> SomeTable.select(SomeTable.q.Foo > 30)
> Why doesn't the inner parameter, SomeTable.q.Foo > 30, get evaluated to some boolean value?

.q is an object that returns special attributes of type sqlbuilder.SQLExpression. SQLExpression is a special class that overrides almost all Python magic methods and upon any operation instead of evaluating it constructs another instance of SQLExpression that remembers what operation it has to do. A kind of symbolic algebra. Example:

SQLExpression("foo") > 30

produces SQLExpression("foo", ">", 30) (well, it really produces SQLExpression(SQLExpression("foo")...))

> How does the select(...) method know what to do?

In short, .select() recursively evaluates the top-most SQLExpression to a string:

SQLExpression("foo", ">", 30) => "foo > 30"

and passes the result as a string to the SQL backend.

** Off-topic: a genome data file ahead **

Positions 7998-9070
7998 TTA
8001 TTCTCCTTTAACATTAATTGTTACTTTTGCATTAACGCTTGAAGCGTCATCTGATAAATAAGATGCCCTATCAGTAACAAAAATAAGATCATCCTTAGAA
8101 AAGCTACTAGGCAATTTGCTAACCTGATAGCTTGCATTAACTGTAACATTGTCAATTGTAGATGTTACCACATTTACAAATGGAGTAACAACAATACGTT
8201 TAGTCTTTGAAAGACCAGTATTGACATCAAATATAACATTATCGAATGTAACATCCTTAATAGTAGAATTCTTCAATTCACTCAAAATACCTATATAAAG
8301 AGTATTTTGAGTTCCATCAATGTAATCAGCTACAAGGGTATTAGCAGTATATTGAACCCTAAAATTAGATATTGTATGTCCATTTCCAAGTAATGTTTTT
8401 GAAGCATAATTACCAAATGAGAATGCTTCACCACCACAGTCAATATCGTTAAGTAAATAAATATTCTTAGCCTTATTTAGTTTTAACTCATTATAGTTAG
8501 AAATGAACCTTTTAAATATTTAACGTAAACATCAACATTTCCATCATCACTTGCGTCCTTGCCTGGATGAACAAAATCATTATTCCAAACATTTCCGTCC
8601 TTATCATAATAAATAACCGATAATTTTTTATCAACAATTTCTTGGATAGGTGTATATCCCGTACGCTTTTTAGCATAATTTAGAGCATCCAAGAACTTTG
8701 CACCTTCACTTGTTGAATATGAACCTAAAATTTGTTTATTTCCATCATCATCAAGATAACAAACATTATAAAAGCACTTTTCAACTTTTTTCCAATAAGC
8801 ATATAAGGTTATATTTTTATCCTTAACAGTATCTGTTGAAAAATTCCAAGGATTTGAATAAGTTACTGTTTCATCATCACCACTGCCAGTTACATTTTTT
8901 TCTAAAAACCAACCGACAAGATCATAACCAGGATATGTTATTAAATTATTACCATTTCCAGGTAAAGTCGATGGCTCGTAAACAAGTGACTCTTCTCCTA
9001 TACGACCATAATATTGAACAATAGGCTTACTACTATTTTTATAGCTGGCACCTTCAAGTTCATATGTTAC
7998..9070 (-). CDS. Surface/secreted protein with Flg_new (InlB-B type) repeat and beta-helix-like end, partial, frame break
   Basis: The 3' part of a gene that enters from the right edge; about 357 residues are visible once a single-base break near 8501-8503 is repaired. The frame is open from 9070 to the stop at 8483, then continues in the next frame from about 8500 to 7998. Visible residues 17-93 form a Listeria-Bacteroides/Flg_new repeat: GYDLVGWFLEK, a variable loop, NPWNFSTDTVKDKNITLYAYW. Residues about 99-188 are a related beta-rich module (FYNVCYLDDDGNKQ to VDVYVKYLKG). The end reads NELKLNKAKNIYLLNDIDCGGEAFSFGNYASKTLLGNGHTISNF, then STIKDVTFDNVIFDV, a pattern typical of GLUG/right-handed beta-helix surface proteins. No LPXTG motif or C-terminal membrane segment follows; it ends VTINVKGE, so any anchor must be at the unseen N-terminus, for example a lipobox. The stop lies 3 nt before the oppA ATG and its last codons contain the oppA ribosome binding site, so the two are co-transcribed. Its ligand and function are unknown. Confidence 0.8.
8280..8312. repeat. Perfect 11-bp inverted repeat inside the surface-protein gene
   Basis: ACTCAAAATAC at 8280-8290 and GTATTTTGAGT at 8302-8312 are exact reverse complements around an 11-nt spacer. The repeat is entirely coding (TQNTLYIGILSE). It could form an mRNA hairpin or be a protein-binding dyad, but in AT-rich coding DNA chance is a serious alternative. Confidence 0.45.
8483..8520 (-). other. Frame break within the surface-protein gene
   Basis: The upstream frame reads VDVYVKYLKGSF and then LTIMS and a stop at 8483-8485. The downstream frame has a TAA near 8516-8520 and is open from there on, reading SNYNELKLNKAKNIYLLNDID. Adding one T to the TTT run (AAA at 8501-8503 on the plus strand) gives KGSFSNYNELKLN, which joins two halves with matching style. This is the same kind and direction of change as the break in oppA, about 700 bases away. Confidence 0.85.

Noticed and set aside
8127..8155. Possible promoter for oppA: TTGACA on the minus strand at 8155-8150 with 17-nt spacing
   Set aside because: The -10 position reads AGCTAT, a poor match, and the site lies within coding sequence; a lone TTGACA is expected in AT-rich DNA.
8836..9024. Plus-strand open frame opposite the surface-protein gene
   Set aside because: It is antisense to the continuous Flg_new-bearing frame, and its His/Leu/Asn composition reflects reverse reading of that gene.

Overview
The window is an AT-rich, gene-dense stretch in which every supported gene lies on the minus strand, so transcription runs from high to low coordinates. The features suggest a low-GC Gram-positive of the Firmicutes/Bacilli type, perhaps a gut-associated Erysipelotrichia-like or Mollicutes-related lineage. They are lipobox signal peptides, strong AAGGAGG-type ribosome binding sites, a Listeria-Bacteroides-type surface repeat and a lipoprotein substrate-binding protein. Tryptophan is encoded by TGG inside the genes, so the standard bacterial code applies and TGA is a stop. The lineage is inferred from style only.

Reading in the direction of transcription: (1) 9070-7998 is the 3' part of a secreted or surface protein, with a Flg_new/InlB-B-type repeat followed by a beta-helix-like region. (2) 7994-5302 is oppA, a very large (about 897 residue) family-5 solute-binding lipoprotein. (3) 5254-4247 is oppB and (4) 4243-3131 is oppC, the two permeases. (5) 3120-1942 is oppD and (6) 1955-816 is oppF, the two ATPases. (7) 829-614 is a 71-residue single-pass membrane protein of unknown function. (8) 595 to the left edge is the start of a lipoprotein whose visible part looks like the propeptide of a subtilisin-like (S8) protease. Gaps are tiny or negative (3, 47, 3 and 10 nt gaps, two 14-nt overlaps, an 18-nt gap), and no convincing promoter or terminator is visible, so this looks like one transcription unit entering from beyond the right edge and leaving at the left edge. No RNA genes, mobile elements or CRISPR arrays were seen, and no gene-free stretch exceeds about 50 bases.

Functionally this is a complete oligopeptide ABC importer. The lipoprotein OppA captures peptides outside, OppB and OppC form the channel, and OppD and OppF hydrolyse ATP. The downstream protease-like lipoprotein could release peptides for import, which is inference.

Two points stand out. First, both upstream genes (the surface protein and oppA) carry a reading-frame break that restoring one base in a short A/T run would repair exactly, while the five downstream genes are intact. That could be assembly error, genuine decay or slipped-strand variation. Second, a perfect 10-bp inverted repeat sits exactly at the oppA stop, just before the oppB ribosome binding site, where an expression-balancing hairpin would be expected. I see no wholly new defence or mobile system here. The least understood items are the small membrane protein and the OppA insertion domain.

The longer but more detailed and correct explanation is that .select() produces an instance of SelectResults class that upon being iterated over produces an instance of Iteration class that upon calling its .next() method (it is iterator!) construct the SQL query string, passes it to the backend, fetches the results, wraps every row as SQLObject instance and passes them back to the user.

For the details of the implementation see sqlobject/main.py for SQLObject, sqlobject/sqlbuilder.py for SQLExpression, sqlobject/dbconnection.py for DBConnection class (that constructs the query strings) and Iteration class, and different subdirectories of sqlobject for concrete implementations of connection classes - different backends require different query strings.

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